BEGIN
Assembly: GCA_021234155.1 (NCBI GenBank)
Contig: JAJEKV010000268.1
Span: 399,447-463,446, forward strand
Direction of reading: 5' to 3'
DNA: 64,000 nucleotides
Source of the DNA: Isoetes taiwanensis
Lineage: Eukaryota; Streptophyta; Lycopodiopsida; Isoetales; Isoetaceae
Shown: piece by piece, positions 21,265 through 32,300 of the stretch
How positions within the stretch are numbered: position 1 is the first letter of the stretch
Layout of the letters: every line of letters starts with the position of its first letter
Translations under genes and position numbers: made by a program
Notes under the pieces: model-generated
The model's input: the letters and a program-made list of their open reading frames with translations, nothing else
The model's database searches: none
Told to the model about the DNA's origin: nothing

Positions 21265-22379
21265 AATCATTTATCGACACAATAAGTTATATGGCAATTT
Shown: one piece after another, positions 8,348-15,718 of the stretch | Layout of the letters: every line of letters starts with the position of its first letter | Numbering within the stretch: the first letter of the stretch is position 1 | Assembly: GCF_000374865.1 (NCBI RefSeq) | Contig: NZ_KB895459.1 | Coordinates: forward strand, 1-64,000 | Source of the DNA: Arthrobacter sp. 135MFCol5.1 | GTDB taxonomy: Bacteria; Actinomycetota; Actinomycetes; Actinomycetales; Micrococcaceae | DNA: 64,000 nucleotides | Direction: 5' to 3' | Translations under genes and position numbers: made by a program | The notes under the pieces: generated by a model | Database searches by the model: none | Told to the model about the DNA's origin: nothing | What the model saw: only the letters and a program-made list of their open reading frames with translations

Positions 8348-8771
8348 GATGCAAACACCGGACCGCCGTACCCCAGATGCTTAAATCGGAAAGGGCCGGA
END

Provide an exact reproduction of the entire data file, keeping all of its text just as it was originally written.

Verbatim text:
Assembly: GCA_021234155.1 (NCBI GenBank)
Contig: JAJEKV010000268.1
Span: 399,447-463,446, forward strand
Direction of reading: 5' to 3'
DNA: 64,000 nucleotides
Source of the DNA: Isoetes taiwanensis
Lineage: Eukaryota; Streptophyta; Lycopodiopsida; Isoetales; Isoetaceae
Shown: piece by piece, positions 21,265 through 32,300 of the stretch
How positions within the stretch are numbered: position 1 is the first letter of the stretch
Layout of the letters: every line of letters starts with the position of its first letter
Translations under genes and position numbers: made by a program
Notes under the pieces: model-generated
The model's input: the letters and a program-made list of their open reading frames with translations, nothing else
The model's database searches: none
Told to the model about the DNA's origin: nothing

Positions 21265-22379
21265 AATCATTTATCGACACAATAAGTTATATGGCAATTT
Shown: one piece after another, positions 8,348-15,718 of the stretch | Layout of the letters: every line of letters starts with the position of its first letter | Numbering within the stretch: the first letter of the stretch is position 1 | Assembly: GCF_000374865.1 (NCBI RefSeq) | Contig: NZ_KB895459.1 | Coordinates: forward strand, 1-64,000 | Source of the DNA: Arthrobacter sp. 135MFCol5.1 | GTDB taxonomy: Bacteria; Actinomycetota; Actinomycetes; Actinomycetales; Micrococcaceae | DNA: 64,000 nucleotides | Direction: 5' to 3' | Translations under genes and position numbers: made by a program | The notes under the pieces: generated by a model | Database searches by the model: none | Told to the model about the DNA's origin: nothing | What the model saw: only the letters and a program-made list of their open reading frames with translations

Positions 8348-8771
8348 GATGCAAACACCGGACCGCCGTACCCCAGATGCTTAAATCGGAAAGGGCCGGA